While exploring the forms, don't neglect the space between the postures. As you return your hand from a punch, analyze ways that the returning motion can be used. It might be a release from a grab. It might be a grab and pull. It might be used to unbalance your opponent, or even as a takedown. It might be part of a joint lock or disarm. It might be grabbing a weapon from nearby and that will then change the face of the rest of the form.

By mixing and matching these elements, you can find a lot of different applications that often get overlooked in forms. Not all of the applications you find will be workable in real-time, but many will be. And the exploration is fun and practical in its own way. Over time, it changes your overall perception. You will discover that you're able to find applications just by watching a form. Your mind will reflexively visualize what would happen by applying these different elements.

By using this method, you can take a short form, like a 5 movement juru from Silat, and find, literally, hundreds of possible applications within the motions of the form. When you apply it to longer forms, you will quickly lose count of your findings.

Muqatil
9/17/2006 7:36am,
Aaaaand this needs baching why?????

alex
9/17/2006 7:48am,
i think forms are a waste of time but as far as articles go, and if you just have to use them (forms), this is pretty good.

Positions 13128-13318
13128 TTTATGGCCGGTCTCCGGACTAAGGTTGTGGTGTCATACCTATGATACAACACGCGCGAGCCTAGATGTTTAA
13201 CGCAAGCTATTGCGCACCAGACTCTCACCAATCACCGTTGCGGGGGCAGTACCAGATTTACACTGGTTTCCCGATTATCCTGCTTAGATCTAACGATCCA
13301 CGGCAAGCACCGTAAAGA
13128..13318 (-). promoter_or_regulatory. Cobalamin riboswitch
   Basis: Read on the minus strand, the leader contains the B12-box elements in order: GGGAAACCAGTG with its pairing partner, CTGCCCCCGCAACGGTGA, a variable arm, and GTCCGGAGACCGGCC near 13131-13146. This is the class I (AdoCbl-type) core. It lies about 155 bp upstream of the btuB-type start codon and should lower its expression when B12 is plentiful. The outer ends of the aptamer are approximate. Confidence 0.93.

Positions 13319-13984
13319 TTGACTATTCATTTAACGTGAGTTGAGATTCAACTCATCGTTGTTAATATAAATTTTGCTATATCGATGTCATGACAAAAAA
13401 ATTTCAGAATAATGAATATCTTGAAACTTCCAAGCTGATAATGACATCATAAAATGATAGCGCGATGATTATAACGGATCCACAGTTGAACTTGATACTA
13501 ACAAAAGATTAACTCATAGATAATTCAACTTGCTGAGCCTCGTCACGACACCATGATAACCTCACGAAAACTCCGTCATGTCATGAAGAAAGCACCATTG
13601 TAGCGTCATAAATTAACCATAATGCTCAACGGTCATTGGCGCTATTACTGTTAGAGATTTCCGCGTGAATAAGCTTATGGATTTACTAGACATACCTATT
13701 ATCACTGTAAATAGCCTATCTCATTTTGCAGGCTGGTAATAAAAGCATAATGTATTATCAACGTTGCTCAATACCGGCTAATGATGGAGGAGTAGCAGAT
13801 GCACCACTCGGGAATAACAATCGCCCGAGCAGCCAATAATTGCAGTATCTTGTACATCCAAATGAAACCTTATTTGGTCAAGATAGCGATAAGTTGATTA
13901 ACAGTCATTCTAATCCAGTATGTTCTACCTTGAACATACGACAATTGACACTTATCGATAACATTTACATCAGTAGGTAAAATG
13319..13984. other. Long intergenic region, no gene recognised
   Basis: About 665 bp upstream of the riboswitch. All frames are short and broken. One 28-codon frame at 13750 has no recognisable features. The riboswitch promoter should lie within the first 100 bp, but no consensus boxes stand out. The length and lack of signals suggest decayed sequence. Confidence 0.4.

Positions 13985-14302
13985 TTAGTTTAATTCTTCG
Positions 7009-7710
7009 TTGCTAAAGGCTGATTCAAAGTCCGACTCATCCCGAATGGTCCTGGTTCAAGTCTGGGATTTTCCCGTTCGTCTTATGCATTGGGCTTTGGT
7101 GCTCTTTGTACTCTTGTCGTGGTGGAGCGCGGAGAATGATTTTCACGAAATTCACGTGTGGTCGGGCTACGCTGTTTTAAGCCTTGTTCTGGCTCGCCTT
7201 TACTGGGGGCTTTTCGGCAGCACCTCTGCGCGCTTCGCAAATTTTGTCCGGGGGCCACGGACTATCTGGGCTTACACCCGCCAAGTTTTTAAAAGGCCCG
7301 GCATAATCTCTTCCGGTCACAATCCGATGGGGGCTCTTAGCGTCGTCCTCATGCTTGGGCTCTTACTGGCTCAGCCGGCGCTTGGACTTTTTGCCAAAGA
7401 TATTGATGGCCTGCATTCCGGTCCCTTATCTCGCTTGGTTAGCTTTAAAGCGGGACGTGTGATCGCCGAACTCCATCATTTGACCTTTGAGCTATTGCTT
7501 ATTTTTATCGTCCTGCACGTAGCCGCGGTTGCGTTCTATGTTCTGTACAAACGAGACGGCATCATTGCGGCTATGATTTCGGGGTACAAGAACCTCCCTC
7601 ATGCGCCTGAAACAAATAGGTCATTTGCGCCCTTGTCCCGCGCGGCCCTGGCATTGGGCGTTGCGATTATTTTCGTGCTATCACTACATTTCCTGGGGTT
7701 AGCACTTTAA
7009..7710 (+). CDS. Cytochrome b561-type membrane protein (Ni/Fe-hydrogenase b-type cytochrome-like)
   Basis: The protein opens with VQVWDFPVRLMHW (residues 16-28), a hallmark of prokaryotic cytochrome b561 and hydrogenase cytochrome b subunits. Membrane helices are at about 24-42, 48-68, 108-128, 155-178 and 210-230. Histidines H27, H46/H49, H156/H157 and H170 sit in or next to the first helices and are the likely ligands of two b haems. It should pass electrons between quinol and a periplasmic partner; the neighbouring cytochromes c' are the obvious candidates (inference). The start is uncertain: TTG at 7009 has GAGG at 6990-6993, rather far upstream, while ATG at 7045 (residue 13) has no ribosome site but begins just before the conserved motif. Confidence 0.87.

Matsufubu
9/17/2006 9:44am,
C'mon man, quit stirring. That's pretty low down on the scale of nonsense MAP threads.

Besides, kata isn't completely useless - just not as good as sparring.

Ke?poFist
9/17/2006 10:09am,
I will play (the ironic) devils advocate here and defend the assessment that this needs bashing:

What the article writer is trying to do is justify forms, but what he really is doing is taking the burden of instruction off of the instructor, and then leaves the blame of fighting suckage on the student for not "looking deep enough" into their training. I've heard this line of thought numerous times, and I've been told that I wasn't "open-minded" enough to understand.

You can take any form and make up applications. If you CHANGE the form...well now, the possibilities are endless! But the problem here is that why should a student engage in endless blind trial and error when an instructor is supposed to be there to help lead them in the right direction?

In the end though, solo forms are not productive in the least in terms of building combat ability. Take my cereal eating form, I made this up to demonstrate to my students the futility of kata practice in the name of fighting ability: